As a possible fourth wave of Western feminism beckons, new titles on the subject are appearing with increasing regularity. O'Toole holds her own in a crowded space, albeit one in need of a greater diversity of female voices. Her accessible approach to theory, interwoven with her chatty, self-reflective style and gender insights from an Irish perspective creates a welcome addition to the current crop of popular feminist writing. -- Mary McGill * IRISH INDEPENDENT *
In her excellent and eye-opening book Girls Will Be Girls, Emer O'Toole discusses the impact of the often stereotypical 'lenses' through which we see the world and the importance of examining those lenses in order to better understand our ingrained and normalised prejudice. In her book, How to Be A Woman, Caitlin Moran suggests that things would be easier if some pigeons would shit all over the glass ceiling, because we would then at least be able to see what we are dealing with. O'Toole's book performs a similar function... allowing us to see clearly the boundaries that are often invisible and unquestioned... A witty, pacy and exhilirating lesson in beginning to colour outside the lines. -- LAURA BATES * EVERYDAY SEXISM *
Girls will be Girls is a funny and compelling read, combining fascinating, relatable storytelling with meticulous research and real practical advice for challenging patriarchal gender roles in your own small, large, thin, fat, feminine, masculine, hairy, unhairy way (and anything and everything in between!) -- Lusana Taylor * THE F WORD *
O'Toole follows the personal example set by Caitlin Moran to such powerful effect, as she explores through anecdote and recollections from childhood and adolescence a powerful concept familiar to those who have studies feminist theory since the 1970s: the notion of one's gender as a performance, a construction that can be altered. * SUNDAY HERALD *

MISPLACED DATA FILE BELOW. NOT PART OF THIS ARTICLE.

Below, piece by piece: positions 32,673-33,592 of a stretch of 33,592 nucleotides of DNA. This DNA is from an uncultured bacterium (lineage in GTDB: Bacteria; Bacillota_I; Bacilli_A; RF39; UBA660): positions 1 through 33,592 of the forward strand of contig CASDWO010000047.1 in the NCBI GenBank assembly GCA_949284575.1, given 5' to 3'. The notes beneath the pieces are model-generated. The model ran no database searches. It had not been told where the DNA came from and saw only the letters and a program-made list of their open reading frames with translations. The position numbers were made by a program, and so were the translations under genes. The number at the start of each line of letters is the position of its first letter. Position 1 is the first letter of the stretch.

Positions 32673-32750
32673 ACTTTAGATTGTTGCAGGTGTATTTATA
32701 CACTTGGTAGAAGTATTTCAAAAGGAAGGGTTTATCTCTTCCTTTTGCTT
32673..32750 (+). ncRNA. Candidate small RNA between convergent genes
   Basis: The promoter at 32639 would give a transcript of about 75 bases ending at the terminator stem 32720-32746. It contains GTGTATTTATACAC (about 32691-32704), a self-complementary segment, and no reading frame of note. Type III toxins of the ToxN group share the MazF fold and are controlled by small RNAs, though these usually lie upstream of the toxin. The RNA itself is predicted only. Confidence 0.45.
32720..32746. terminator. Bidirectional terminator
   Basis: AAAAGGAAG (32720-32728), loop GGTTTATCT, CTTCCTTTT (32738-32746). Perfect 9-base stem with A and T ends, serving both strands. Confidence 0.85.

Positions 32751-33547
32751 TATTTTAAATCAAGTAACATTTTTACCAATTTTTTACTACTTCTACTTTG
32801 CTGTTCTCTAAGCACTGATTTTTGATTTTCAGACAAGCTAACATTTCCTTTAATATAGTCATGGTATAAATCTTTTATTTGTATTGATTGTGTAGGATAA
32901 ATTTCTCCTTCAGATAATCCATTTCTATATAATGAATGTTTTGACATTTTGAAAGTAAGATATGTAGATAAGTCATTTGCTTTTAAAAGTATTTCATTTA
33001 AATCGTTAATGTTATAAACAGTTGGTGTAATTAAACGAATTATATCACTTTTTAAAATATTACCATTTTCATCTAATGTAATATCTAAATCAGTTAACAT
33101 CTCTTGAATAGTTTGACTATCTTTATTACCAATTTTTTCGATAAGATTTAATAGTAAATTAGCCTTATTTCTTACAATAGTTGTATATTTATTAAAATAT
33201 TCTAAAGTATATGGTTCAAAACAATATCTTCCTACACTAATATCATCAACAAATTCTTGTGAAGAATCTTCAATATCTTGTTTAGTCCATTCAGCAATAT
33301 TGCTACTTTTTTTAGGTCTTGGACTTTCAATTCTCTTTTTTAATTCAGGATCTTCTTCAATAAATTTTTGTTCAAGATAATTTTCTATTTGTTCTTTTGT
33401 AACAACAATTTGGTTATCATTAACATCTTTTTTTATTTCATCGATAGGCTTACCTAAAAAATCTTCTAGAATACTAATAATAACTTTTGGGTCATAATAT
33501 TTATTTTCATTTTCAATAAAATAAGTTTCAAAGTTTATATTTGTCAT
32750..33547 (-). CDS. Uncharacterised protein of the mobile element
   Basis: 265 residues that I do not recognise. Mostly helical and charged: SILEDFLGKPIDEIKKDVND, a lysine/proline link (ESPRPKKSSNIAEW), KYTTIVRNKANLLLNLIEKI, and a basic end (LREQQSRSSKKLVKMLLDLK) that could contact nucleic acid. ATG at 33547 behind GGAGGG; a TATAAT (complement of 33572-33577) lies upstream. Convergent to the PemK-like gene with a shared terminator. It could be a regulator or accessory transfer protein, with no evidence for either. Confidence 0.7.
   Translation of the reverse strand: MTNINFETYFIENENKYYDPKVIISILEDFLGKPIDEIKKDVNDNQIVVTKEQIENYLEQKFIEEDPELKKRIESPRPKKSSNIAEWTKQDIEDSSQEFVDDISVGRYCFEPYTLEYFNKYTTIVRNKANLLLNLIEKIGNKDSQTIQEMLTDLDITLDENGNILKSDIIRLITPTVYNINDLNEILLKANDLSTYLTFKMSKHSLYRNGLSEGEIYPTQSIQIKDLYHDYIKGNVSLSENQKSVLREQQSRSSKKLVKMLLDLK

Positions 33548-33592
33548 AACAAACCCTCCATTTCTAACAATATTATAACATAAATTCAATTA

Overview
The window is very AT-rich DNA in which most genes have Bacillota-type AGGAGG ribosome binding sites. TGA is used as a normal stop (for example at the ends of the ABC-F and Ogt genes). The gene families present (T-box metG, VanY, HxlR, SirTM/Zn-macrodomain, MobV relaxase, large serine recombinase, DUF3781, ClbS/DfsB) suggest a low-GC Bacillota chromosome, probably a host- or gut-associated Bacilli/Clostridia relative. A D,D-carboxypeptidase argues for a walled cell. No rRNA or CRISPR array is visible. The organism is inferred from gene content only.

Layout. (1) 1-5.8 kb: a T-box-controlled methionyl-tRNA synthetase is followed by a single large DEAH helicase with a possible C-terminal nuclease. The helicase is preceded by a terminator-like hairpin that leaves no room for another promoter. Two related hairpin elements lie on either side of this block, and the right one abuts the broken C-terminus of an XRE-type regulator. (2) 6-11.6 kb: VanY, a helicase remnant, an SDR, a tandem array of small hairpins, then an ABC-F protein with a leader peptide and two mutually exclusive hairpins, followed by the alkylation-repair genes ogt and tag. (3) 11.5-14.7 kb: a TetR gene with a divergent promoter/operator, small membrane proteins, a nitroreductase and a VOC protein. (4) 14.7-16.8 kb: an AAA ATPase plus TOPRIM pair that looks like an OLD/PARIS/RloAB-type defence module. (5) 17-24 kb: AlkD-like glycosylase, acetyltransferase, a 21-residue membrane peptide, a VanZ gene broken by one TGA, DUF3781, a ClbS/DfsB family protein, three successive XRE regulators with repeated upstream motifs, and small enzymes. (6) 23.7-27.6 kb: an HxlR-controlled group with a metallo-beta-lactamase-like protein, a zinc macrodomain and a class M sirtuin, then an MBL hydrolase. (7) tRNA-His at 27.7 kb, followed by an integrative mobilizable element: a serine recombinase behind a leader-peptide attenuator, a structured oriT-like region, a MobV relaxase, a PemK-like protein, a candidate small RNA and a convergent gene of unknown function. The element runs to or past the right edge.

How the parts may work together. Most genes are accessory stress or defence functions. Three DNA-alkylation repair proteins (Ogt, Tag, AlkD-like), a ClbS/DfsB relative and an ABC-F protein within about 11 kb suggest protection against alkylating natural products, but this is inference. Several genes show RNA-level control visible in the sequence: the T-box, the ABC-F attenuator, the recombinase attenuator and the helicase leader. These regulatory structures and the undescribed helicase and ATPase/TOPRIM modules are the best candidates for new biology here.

A hilarious, honest and probing journey through what it means to be female, from haircutting to sexual discovery. * GRAZIA *
Girls will be Girls is a funny and compelling read, combining fascinating, relatable storytelling with meticulous research and real practical advice for challenging patriarchal gender roles in your own small, large, thin, fat, feminine, masculine, hairy, unhairy way (and anything and everything in between!) -- Lusana Taylor * THE F WORD *
Girls Will be Girls is bloody amazing, so go and read it right now. * WRITER'S LITTLE HELPER *
O'Toole follows the personal example set by Caitlin Moran to such powerful effect, as she explores through anecdote and recollections from childhood and adolescence a powerful concept familiar to those who have studies feminist theory since the 1970s: the notion of one's gender as a performance, a construction that can be altered. * SUNDAY HERALD *

You may also be interested in...

A Room of One's Own
Added to basket
A Room of One's Own
Added to basket
The Beauty Myth
Added to basket
£11.99
Paperback
Feminism: A Very Short Introduction
Added to basket
Everyday Sexism
Added to basket
£10.00   £7.99
Paperback
Dangerous Women
Added to basket
£14.95
Hardback
You Play The Girl
Added to basket
£14.99
Paperback
A Room of One's Own
Added to basket
The Second Sex
Added to basket
The Second Sex
Added to basket
Vagina
Added to basket
£9.99
Paperback
My Own Story
Added to basket
£7.99
Paperback
Feminism
Added to basket
£9.99
Paperback

Reviews

View all

“To be girly or not to be girly”

This is a humorous and enlightening read that addresses one of the biggest debating points in feminism, that of appearance and grooming. Do you quit all the girly stuff to show your disillustionment of the... More

Paperback edition
12th July 2016
Helpful? Upvote 60

“Thought provoking Feminist Lit”

This book is was one of my #feministlitfeb reads and I can't believe I waited so long to read it (this has been staring at me from my bookshelf for almost a year now)
It's excellently though provoking,... More

Paperback edition
4 similar books recommended
2nd March 2018
Helpful? Upvote 7

Please sign in to write a review

Your review has been submitted successfully.